Enter the Showroom at Harrah's on the Las Vegas strip and enter a time capsule with me. We're going to back to December 4, 1956. The unbelievable happens. Johnny Cash, Jerry Lee Lewis. Carl Perkins and Elvis Presley all are at the Sun Records storefront studio in Memphis for the first - and only time.
They are in various stages of their careers. There's a bit of rivalry. They are showman, each wanting the center of attention, each wanting to be The Man. These are the early days - the days when preachers spoke from the pulpits decrying the dangers of rock n roll.
But these legendary performers knew better. They knew this was the future and they were going to be the stars. Within minutes, the audience is hearing Blue Suede Shoes, assuring us that this journey will take us where we want to go. We hear "Wild One" and a young Jerrry Lee Lewis is pounding the keys of the piano.
The set design feels right, the microphones are from then, not now. Carl Perkins sings "Blue Suede Shoes". Someone calls Elvis, “that hillbilly”. Johnny Cash, dressed all in black, gives us a little of Folsom Prison. We hear "Sixteen Tons", "Memories are Made of This." Many of us have some good memories to go with these songs.
Million Dollar Quartet is an excuse to play some of the best music of the 1950's. The plot line isn't that strong. Broken contracts and competition take a weak second place to the memorable music and the likeable performances. There's an in-joke here and there. Elvis has opened in Las Vegas for Shecky Greene and bombed. The people weren't ready for what he delivered. He announces, “ “I'll never play Vegas again.”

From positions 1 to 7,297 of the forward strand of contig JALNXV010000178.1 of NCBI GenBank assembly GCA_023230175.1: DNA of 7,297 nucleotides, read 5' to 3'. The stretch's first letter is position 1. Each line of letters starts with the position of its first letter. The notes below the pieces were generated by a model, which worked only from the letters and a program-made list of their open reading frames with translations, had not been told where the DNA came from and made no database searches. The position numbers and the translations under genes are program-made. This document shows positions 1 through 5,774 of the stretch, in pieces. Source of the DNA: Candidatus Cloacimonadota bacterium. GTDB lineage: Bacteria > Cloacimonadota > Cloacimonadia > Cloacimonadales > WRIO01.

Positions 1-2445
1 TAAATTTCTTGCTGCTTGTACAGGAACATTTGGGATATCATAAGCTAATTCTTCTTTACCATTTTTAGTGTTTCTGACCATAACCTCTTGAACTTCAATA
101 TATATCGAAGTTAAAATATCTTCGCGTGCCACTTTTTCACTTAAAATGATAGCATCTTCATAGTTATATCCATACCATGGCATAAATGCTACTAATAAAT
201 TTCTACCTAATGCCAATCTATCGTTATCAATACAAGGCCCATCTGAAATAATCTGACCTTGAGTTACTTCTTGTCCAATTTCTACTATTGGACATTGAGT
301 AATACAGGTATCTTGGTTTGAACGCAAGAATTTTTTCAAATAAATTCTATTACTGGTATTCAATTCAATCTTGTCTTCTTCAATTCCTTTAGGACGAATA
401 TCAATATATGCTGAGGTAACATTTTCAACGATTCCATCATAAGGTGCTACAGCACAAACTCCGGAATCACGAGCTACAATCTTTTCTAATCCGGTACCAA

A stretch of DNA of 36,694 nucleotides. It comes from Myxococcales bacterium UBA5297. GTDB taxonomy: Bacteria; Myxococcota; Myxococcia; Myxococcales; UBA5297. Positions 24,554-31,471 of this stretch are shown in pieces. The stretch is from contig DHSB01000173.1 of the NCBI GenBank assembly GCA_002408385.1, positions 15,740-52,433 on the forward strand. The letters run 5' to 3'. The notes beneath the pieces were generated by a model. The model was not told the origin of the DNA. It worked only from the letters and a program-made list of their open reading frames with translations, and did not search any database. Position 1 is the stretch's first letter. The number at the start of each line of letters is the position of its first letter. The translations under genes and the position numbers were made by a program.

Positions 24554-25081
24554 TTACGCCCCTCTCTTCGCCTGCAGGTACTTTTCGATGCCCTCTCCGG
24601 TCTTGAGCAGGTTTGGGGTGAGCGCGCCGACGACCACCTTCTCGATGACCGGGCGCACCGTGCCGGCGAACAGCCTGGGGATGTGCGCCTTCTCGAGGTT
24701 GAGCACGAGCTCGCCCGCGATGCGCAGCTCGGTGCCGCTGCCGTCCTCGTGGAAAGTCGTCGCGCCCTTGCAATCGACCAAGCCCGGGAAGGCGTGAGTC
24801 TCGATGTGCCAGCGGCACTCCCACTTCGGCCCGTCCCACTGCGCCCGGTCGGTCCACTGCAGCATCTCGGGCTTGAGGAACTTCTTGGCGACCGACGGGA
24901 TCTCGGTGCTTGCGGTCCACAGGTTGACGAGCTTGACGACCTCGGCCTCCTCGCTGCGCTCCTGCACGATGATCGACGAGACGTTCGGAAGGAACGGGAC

The show is about the artists and their music and you are treated to several songs with these great artists jamming. You'll hear "Peace in The Valley" and Johnny Cash doing "I Walk The Line."
This show walks the line between a full out Broadway show and a concert. But the music is authentic and is well presented. The beginning is slow, but the ending makes up for it. Take a trip back to the 50's if you want to visit the songs of those days.
In addition to the rock ' roll, there's gospel, R&B and country hits. This is the real thing. no canned music, no lip sync. The performers are top rate, saluting the stars they are playing. The mannerisms and nuances are there. Wow, Jerrry Lee Lewis can bang that piano, Elvis can swivel those hips.
And you can enjoy your trip back to 1956 in the Harrah's Showroom. For days, times and prices, contact the Harrah's Showroom hotline at 702 369 5111 or Ticketmaster. See the Million Dollar Quartet.
Photos by Erik Kabik